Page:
A Different Perspective – Jojo Magadia, SJ

FOR 13 MARCH 2016

John 8:1-11 (Fifth Sunday of Lent)

Is the glass half-empty or half-full? A scientist might remind you that the glass is actually completely full, with atoms of both water and air. A philosopher might ask, “But are we sure the glass is real?” And a lawyer might say, “We can agree on whether or not the glass is real, or to what degree it is full or empty.” Coming back to the original question, we realize that we live our lives with different perspectives, and each has its own filters, prejudices, biases. It has to do with our limited human vision, our partial and basic human blindness, or set of blindnesses.

Many times, our blindness brings harm, when it flows from our pained histories, our broken societies, our needy psyches. As a result we become: offensive bullies or defensive fence sitters; hypercritical monsters or meek and fearful followers; obsessive-compulsive managers or self-promoting status seekers.

The blindness of the scribes and Pharisees in the gospel becomes manifest, when they bring to Jesus the woman caught in adultery. All they see is the law and its breaking, because they have built their whole world of privilege on an easy black-and-white interpretation, over which they have claimed mastery. But Jesus would not have this.
Jesus sees things differently. He sees a child of God who is hurting because of her sin. He sees a lost sheep who can be brought back to the fold. He sees someone who can be forgiven, and not just seven times, but seventy times seven times, because she is at her core the image and likeness of the One Who cannot be anything but good. It is because of who she is at heart that it is always possible for her to rise and rise again, no matter how often she might fall. The Jesuit poet Gerard Manley Hopkins says it well: despite the fact that we are all “seared with trade”, “bleared, smeared with toil”, wearing human smudge and smell, there still “lives the dearest freshness deep down things” because even we, sinners all, are forever charged with grandeur of God.

This is how we can never tire of pursuing the race to the end, as Paul tells us in the second reading, even if we have no righteousness of our own. Yet, if we have been “taken possession of” by the Lord, and we can see as He sees, then we can always begin again “forgetting what lies behind and straining to what lies ahead”.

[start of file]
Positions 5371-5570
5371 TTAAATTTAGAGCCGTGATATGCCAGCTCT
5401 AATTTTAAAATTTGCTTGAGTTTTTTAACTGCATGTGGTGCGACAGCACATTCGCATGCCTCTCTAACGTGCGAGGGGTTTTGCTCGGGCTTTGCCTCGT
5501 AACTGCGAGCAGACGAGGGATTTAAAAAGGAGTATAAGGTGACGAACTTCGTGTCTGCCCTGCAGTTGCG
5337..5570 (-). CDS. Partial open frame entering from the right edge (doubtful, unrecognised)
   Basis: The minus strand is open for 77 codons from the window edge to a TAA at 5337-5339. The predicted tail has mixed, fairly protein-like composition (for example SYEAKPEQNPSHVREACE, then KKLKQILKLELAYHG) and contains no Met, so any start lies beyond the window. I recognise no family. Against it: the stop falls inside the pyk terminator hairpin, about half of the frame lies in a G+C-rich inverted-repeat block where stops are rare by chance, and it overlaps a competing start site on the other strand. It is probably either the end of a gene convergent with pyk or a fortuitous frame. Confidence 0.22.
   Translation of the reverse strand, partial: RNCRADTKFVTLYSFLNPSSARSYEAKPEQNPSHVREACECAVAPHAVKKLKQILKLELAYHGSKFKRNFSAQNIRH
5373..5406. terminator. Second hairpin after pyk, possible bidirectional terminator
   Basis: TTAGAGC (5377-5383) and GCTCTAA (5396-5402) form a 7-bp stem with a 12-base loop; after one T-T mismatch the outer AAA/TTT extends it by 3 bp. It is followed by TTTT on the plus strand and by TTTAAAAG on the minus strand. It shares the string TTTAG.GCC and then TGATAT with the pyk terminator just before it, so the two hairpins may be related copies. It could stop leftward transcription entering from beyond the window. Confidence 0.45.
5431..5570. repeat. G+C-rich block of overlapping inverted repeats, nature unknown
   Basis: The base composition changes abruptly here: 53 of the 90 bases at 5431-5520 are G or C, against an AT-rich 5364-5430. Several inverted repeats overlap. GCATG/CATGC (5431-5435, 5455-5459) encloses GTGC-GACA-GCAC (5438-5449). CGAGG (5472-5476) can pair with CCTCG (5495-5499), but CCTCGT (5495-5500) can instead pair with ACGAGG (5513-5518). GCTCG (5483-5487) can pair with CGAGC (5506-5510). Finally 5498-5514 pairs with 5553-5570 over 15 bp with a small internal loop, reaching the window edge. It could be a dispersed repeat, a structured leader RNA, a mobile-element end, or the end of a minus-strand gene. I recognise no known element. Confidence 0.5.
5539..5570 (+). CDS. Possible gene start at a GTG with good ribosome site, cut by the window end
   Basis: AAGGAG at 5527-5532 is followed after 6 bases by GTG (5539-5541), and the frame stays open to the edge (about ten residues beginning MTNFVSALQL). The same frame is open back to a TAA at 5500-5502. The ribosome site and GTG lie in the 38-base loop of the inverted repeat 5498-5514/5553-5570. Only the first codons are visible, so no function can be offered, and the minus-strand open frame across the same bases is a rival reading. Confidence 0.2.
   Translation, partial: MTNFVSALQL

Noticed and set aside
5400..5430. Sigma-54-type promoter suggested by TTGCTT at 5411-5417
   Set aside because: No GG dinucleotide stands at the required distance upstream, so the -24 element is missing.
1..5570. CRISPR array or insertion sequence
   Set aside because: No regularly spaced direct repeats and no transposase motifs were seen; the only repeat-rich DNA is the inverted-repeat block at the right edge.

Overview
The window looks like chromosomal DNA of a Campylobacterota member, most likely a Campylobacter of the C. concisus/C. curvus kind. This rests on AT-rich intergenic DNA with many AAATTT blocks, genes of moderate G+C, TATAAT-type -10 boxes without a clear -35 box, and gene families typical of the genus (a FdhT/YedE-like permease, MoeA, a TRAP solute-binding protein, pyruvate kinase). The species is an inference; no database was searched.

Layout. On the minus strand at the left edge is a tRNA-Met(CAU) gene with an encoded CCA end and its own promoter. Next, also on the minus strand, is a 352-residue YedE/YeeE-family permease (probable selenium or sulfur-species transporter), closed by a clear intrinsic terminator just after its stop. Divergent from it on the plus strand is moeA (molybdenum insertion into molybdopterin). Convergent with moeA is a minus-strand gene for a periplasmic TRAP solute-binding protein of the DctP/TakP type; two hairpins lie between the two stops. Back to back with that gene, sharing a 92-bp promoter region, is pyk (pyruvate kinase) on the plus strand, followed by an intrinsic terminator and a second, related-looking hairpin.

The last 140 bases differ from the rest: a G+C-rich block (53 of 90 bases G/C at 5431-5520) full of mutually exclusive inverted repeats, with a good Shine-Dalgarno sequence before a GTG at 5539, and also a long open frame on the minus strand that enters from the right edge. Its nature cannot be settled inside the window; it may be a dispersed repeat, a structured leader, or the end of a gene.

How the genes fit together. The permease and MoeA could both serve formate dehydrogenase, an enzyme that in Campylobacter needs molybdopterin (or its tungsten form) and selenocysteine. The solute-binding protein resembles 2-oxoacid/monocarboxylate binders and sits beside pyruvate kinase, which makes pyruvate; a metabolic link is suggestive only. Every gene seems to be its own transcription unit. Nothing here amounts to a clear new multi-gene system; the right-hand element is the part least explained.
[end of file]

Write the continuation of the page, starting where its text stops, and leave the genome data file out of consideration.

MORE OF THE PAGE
There are many other things that Jesus sees.

Jesus sees the laws of Judaism and all its rules, and understands them well. He does not tell the scribes to break them. Instead, Jesus invites them to go beyond the law, and indeed to the very heart of the law, which speaks of love and mercy.

Jesus sees the violence that has come into our lives, and how this can take over our being, and how we can pass it on so easily to those who do not think and feel the way we do. We stone our foes. We mock them in many ways. But Jesus chooses never to bring down, and always to raise up, and give new hope.

Jesus sees that the sixth commandment has been broken. Yet, more important than any penalty for its violation, is the recovery of the perspective of the beauty of human sexuality. He invites the nameless woman, who stands for us all, to see that sexuality is a gift of God – powerful and, if we combine it with selfless love, truly life giving and energizing. He then tells her to go and sin no more.

The first reading speaks of a God who is “doing something new”, able to “open a way in the sea and a path in the mighty waters”. Indeed, Jesus does something new, something never heard of, going to the heart of the law and to the heart of the human being, and offering new light to both.

Jesus is really offering us the possibility of a new way of looking at life. It cannot just be a simple give and take, such that when we cannot take we seize to give. It can no longer be just eye for an eye because we end up with a world of the blind – an immoral situation because, as Martin Luther King rightly declares, “it seeks to humiliate the opponent rather than win his understanding; it seeks to annihilate rather than to convert.”
In this Jubilee Year of Mercy, Pope Francis calls on the Church to heal wounds, “to assuage them with the oil of consolation, to bind them with mercy and cure them with solidarity and vigilant care”, and not to fall into “humiliating indifference” or “destructive cynicism” or “monotonous routine that prevents us from discovering what is new!” (Misericordiae Vultus 15)

The Holy Father calls for a return to the sacrament of reconciliation, and he reminds priests that: “Every confessor must accept the faithful as the father … who runs out to meet his son despite the fact that he has squandered away his inheritance …” and also to go out “to the other son who stands outside, incapable of rejoicing, in order to explain to him that his judgment is severe and unjust and meaningless in light of the father’s boundless mercy.” The Pope adds: “In short, confessors are called to be a sign of the primacy of mercy always, everywhere, and in every situation, no matter what.” (Misericordiae Vultus 17)

Justice and the observance of law are good and very important, and in many human situations, they are all we can work with. But for followers of Christ, it does not end there. Once we begin to see as He sees, mercy and forgiveness cannot but follow. Yet forgiving the other can be quite difficult, and often, will power is not enough. They can only be gifts from God, which we can only fervently ask for and humbly receive.

This homily appeared in the website of the Philippine Jesuits.

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